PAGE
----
How To Grow Perennials
The flowers are generally less showy than annuals, which only last a year, but they're prized because of their sturdiness, the variety of colors, and the shapes of their leaves and blooms. Most are also easy to grow and don't need too much pampering. These plants often make up herbaceous borders in a garden.
Different perennials include Virginia bluebells, larkspur, may apple, and black cohosh.
Perennials can have very different requirements for sunlight, climate, soil conditions, and water.
Virginia bluebells are plants with beautiful, bell-shaped flowers blooming in spring. They're found in the eastern woodlands of North America and have round, gray-green leaves. Virginia bluebells, also known as Virginia cowslip, make a lovely addition to a perennial garden. The plant can grow to around 24 inches tall. The gardener should guard against overwatering them and not plant them in a place where rain is abundant. They can be propagated by division or seeds; many gardeners prefer seeds. These flowers need sandy soil that has a good amount of peat.
Larkspur is one of the most popular perennial plants. Flowers, which can be purple, blue, red, pink, white, or yellow, appear in the summer. Larkspur thrives in hardiness zones 3 to 8 and likes moist, well-drained, loamy, alkaline soil in full sun. The plant is also called delphinium. The plants should be spaced two feet apart and staked if they grow tall.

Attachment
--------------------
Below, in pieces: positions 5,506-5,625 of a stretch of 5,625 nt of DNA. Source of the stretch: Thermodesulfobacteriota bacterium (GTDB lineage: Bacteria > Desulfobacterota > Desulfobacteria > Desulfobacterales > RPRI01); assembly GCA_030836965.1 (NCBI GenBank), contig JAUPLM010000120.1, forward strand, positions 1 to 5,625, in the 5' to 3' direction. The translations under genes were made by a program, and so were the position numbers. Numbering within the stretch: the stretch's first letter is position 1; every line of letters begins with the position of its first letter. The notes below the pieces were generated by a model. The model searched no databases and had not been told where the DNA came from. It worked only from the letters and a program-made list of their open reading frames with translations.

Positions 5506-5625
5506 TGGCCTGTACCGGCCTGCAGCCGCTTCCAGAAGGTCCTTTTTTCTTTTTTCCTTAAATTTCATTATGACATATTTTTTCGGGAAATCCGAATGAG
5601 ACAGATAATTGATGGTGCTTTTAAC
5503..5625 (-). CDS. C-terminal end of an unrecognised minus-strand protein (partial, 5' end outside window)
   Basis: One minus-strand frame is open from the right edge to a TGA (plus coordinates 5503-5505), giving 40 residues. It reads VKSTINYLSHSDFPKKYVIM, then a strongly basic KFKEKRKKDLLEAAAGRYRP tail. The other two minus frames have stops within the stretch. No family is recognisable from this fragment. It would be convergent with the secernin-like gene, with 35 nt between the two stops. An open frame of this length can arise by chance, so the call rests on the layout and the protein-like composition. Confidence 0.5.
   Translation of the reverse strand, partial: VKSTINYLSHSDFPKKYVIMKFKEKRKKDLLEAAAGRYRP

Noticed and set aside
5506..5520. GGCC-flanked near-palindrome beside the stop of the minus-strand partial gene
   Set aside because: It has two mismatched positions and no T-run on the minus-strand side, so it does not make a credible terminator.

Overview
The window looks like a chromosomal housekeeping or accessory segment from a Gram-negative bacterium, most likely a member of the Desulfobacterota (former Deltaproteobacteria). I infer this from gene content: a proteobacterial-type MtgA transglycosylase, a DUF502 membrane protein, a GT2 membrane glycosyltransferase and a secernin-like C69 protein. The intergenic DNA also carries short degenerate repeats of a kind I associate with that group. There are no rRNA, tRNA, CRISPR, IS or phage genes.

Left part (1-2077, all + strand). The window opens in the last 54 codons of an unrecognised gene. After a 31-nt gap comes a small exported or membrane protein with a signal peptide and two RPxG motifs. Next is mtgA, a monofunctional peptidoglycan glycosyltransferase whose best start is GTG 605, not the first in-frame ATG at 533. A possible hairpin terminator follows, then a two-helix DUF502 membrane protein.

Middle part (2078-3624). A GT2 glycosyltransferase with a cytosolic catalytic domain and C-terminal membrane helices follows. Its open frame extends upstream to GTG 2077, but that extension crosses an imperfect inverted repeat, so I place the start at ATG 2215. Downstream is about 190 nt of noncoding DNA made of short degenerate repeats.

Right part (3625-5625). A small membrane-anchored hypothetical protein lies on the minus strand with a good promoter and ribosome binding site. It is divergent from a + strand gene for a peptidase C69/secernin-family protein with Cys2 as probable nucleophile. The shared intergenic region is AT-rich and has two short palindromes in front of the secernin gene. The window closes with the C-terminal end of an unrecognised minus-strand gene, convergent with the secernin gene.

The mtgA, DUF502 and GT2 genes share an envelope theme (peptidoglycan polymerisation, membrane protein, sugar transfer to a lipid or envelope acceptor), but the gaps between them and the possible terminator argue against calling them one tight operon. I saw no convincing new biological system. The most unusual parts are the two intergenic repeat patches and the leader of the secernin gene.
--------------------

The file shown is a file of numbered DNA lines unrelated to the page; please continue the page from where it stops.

Some species can grow to five feet tall
May apple is a plant for a shady, damp spot in the garden. It has large leaves that form an umbrella shape and is one of the first flowers to bloom in spring. The may apple produces a white flower that turns into a golden fruit by late summer. The fruit is edible. The plant can be propagated by rhizomes or seeds and should be planted in moist, acidic soil.
Black cohosh is often grown as a medicinal herb. It's mainly used to ease problems in the female reproductive system. It's native to the eastern part of North America and can be found as far west as Arkansas. It's found in the woods and produces clusters of white flowers in the early summer. It likes heavy, damp soil. Black cohosh has a somewhat fetid smell that gives it the nickname bugbane.